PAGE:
I hate to continue going back to Andrew Bynum. In all likelihood, the Sixers aren’t bringing him back, after acquiring Nerlens Noel on draft night. But just as I try to turn the page on Bynum, something like this comes out.
John Mitchell published an article this morning taking an in-depth look at what caused the Sixers meltdown last year. Mitchell discusses everything from power struggles in the front office, to Doug Collins wanting to sign Kwame Brown to a five-year deal, and of course Andrew Bynum.
Mitchell first discusses why, if Bynum was as good as the Sixers organization advertised him, he was ever available via trade to start with.
The March 2012 surgery on his knees to clean out damaged cartilage marked his fourth knee surgery as a professional since 2008. He underwent arthroscopic surgery in May 2008 on his left knee, and in the summer of 2010 he had surgery on his right knee to repair torn cartilage. Bynum also had his knees drained countless times during his career, which is never a good sign for a man whose weight hovers near 300 pounds. But Bynum’s knee issues began long before the Lakers selected the then-17-year-old with the 10th pick in the 2005 draft. Bynum had his first knee surgery at the age of 12. After they drafted him, the Lakers discovered that Bynum’s out-of-the-ordinary “Q angle” – the angle between hip and knee – could affect the way his kneecap glides along the thigh bone and could cause foot problems, which Bynum has also experienced in his career.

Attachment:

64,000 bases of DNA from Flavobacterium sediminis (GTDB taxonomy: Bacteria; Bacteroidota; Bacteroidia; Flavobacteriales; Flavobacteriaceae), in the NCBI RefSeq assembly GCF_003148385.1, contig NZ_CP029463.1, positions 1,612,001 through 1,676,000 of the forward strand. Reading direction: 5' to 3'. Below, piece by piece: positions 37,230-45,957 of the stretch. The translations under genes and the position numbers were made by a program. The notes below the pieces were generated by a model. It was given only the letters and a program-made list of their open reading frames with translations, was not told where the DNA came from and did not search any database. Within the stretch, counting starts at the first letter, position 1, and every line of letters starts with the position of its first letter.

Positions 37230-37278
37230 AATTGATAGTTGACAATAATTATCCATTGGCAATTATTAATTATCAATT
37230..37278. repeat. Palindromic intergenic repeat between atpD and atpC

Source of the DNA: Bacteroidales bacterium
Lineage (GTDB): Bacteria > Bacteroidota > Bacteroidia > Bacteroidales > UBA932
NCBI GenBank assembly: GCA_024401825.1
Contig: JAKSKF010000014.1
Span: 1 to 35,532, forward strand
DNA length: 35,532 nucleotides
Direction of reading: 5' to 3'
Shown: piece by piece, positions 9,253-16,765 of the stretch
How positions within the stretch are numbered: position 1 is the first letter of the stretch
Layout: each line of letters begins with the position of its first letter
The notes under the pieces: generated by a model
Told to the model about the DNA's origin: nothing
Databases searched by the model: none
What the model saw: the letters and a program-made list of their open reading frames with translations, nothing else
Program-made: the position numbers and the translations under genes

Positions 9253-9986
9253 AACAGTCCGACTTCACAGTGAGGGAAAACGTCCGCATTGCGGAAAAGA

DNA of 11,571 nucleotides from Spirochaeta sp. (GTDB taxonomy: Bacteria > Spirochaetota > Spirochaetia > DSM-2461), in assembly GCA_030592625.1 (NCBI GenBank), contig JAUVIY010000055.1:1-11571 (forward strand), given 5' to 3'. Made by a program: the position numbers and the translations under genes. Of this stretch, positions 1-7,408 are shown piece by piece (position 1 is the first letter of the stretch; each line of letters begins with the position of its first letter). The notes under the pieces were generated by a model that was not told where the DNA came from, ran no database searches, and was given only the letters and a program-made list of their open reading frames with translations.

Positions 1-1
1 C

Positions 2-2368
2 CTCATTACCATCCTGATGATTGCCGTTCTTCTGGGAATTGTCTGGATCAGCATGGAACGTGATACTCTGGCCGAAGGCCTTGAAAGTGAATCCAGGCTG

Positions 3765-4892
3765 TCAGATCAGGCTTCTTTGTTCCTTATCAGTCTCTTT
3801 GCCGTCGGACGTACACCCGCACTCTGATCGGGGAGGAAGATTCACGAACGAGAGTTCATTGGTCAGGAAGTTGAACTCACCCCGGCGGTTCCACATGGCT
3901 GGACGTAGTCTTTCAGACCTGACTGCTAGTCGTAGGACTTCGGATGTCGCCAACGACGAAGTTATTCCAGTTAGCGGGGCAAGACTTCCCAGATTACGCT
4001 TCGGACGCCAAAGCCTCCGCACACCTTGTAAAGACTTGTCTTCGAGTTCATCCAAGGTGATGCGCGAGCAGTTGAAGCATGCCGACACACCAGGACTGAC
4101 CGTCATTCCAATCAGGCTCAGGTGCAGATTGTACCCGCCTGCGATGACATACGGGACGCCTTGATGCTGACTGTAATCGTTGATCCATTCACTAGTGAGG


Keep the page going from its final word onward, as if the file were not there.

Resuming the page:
But when the Sixers acquired Bynum last August, the Sixers sold us that Bynum passed a physical examination prior to the trade being finalized.
“We had four well-known doctors look at it and they all approved the trade,” majority owner Joshua Harris said at a news conference the day after the season ended. “I don’t know that there was a rubber stamp. I wouldn’t characterize it that way.”
It isn’t like anyone was overlooking the degenerative knee problems that Bynum had, but at the very least he was considered healthy enough to be traded last August. Or at least that is what we were told.
One of those surgeons said to have signed off on the deal sat courtside prior to the team’s home finale April 14. Asked how he could have cleared Bynum for the trade, the doctor, speaking anonymously, shook his head, saying, “Who says I cleared him?”
So the Sixers did one of two things. The first option is that Bynum wasn’t cleared but they realized that they had topped out with Andre Iguodala on the team, and they hoped Bynum would stay healthy enough to make them a relevant team in the east. Or they knew Bynum would never play and that the 2012-13 season would explode in their faces. With that they could have looked ahead and decided to clear house after the season, which they have done, and try to tank for a stacked draft class in 2014 that is scary good.
While the second option may be what ultimately ends up transpiring, I have a tough time imagining that Joshua Harris and the boys drew up that exact plan a year ago.